Some folks are perfecting their sourdough, others are getting fit, but for Girls Leadership Co-CEO Takai Tyler, there was no choice, in this pandemic she was going to up her adolescent parenting game. Here are eight of her takeaways (so far), including when screen time is the solution for wellness.
“I was reading all these articles about people learning how to bake, or write a book, or try a new exercise routine during the pandemic. They were turning this challenging moment into an opportunity to learn. I thought, ‘what do I have to learn as a parent?”, says Takai Tyler, Girls Leadership Co-CEO.
Parenting is a journey that we’re all on, and we don’t have a roadmap and we certainly don’t have a guide for parenting through a pandemic. In this interview with Trainer/Consultant Nicole Lamb, Takai shares what parenting in this pandemic has taught her about shifting her focus from parenting from a place of fear to focusing on her child’s wellness.
“By primarily focusing on meeting and achieving academic milestones, I was missing the opportunity to look at what he was emotionally experiencing,” Takai says about her son. When she paused to reflect on what she really wanted for him in this moment in time, it was less about being successful in school and more about being emotionally resilient, healthy, and strong. She realized that if she didn’t attend to his wellness, then all of the other dreams she has for him wouldn’t matter.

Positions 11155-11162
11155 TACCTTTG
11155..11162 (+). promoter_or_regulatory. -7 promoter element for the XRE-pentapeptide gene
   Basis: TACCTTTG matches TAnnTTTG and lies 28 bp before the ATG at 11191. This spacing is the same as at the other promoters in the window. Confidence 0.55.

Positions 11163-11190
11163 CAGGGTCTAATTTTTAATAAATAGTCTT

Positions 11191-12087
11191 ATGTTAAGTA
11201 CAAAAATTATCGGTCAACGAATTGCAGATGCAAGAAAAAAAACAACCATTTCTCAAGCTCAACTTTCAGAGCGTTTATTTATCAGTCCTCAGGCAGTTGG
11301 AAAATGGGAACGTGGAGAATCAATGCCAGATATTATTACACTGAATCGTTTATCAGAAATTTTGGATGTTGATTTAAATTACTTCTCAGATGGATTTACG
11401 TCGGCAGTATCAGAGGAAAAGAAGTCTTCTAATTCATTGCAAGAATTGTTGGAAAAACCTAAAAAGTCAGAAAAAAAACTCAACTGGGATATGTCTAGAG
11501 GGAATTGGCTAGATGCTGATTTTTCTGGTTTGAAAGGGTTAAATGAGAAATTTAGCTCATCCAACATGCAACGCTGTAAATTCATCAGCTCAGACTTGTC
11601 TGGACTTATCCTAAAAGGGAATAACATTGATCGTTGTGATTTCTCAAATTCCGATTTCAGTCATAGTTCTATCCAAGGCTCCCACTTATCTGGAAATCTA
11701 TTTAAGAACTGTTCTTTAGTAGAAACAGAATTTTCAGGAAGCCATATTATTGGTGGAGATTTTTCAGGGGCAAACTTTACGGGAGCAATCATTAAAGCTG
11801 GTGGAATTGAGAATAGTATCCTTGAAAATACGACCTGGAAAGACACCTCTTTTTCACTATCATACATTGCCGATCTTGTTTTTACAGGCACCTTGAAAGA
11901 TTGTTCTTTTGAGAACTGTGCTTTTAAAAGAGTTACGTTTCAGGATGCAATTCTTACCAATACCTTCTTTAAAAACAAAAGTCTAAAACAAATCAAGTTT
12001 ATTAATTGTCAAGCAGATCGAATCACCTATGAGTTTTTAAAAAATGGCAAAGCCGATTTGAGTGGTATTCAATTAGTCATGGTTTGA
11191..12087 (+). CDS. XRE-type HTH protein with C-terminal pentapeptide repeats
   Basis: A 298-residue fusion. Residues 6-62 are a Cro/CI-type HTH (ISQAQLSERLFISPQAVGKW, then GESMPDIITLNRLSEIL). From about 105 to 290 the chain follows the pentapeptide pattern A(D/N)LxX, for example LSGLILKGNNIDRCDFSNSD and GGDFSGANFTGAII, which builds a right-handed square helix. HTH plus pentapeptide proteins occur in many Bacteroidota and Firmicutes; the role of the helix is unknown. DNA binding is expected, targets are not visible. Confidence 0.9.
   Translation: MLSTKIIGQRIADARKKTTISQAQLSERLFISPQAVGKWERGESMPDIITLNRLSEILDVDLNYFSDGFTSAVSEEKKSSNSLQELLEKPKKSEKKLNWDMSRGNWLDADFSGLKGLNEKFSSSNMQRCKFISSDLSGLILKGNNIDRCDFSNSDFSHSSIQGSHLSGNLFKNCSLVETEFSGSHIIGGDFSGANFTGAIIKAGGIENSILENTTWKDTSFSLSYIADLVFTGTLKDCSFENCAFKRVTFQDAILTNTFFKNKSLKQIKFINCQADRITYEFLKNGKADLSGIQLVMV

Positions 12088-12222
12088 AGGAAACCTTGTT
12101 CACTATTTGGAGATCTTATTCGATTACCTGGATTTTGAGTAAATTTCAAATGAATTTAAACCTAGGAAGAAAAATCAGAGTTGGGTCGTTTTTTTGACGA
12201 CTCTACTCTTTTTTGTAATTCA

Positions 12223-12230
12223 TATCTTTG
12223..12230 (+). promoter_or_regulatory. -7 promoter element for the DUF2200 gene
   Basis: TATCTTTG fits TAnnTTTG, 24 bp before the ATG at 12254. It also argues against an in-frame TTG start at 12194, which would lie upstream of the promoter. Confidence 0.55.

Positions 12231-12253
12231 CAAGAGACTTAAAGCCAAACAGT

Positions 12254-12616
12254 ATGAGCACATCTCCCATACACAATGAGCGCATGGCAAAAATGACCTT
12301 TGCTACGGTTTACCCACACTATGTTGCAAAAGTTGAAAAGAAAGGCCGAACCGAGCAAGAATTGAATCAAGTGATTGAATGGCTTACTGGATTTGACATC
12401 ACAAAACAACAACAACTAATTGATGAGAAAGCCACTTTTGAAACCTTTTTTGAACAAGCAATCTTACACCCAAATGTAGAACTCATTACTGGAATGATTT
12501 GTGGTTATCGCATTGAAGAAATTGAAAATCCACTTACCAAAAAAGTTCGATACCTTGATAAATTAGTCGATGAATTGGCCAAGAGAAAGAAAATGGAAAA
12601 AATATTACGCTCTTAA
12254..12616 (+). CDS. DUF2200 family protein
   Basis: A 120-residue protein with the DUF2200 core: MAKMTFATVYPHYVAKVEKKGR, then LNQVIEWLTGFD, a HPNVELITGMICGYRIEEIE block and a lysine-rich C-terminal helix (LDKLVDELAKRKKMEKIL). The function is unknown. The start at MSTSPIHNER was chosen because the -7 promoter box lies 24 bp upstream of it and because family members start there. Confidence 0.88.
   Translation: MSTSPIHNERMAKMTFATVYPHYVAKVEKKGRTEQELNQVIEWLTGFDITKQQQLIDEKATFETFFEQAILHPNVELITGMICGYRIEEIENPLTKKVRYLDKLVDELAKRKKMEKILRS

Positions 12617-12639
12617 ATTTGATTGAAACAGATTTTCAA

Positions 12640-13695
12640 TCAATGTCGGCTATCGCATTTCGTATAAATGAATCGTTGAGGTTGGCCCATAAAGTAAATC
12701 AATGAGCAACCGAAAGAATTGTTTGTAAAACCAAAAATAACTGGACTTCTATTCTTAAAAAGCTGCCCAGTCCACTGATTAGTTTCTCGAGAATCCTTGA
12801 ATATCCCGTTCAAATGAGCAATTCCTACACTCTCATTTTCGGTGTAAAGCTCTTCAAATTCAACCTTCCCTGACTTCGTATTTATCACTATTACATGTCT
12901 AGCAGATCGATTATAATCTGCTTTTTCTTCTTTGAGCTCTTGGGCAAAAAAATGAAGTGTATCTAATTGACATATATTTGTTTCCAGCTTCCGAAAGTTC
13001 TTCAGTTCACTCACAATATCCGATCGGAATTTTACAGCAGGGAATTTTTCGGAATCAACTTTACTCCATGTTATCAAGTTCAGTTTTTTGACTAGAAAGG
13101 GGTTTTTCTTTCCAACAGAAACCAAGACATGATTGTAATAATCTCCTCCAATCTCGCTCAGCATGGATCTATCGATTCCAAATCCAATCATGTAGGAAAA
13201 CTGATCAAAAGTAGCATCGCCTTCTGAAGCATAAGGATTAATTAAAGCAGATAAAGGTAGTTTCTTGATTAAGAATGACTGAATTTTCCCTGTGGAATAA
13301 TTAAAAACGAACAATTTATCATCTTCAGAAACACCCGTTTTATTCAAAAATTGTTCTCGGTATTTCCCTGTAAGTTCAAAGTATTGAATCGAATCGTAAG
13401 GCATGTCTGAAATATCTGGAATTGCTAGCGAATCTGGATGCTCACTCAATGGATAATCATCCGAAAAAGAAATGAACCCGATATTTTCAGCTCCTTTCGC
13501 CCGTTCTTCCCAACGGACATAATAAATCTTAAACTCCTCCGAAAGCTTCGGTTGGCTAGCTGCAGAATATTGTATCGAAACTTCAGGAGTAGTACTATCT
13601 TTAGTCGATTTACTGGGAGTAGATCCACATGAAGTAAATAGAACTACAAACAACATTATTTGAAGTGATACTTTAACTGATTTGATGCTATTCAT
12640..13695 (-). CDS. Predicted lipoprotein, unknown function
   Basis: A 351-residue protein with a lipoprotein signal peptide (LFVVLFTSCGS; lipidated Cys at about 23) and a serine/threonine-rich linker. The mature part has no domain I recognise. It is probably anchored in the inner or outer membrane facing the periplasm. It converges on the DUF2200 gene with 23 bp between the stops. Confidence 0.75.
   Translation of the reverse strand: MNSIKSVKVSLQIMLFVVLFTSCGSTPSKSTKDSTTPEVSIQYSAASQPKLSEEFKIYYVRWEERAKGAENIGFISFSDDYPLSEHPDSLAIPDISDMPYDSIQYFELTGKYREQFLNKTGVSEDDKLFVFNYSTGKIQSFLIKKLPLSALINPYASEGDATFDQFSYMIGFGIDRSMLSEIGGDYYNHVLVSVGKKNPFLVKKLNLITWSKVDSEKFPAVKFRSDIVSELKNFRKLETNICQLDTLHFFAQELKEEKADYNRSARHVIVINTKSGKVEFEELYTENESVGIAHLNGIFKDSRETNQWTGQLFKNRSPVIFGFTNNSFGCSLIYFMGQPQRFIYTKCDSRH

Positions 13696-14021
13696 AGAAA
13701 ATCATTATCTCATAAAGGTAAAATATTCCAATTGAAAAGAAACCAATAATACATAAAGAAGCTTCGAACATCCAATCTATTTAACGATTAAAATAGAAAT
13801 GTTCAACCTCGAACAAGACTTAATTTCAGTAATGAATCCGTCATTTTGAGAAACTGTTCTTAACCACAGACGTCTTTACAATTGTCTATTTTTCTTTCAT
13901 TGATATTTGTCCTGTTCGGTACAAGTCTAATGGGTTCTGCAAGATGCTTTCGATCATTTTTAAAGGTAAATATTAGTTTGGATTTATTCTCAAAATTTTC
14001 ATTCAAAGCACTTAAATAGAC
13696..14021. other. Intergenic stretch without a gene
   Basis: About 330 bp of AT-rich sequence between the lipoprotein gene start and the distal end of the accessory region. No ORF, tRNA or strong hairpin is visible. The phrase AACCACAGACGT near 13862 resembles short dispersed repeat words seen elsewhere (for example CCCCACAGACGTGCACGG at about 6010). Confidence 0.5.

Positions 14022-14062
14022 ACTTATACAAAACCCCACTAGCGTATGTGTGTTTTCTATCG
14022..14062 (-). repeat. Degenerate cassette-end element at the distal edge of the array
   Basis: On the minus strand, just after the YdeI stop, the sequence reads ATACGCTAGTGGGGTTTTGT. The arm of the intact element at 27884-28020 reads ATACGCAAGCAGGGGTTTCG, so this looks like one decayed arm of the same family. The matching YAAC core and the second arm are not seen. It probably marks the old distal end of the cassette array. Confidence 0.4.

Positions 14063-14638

Watch this interview to learn how Takai let wellness guide her parenting through the pandemic. Here are some of Takai’s top takeaways:
1. Notice when your reaction is coming from a place of fear about the future. This starts with just being able to acknowledge and name fears. The common ones are fear that my child won’t go to college, or become independent, or get a job that supports them. If we can name our fears, we can manage them, but if they go unrecognized, they manage us.
2. Instead of fear, focus on the emotional need that is surfacing right now. In Takai’s case, her son’s emotional need was loneliness. He needed connection to his peers. By listening to this underlying need she is able to discover some counter-intuitive responses, including more screen time to increase her son’s social time. If used strategically, technology can be leveraged to maintain connections and practice socialization.
3. Let go of grades as the number one priority and focus on wellness and wholeness. Performance can be the focus once emotions are stabilized. We asked a parent recently how her girl was doing, and she replied, “Her grades are down.” It is important to separate our kids’ grades from their wellbeing. While dropping grades can be a symptom of a larger problem, it is also true that a young person can be getting straight A’s and falling apart inside. When we talk to our kids about how they feel separate from the grade we send them an important message; the message is that you are not your achievements, your worth can not be distilled to a letter or a number. When we communicate to our kids that we care about them more than how they are performing we are letting them know that just their being is enough.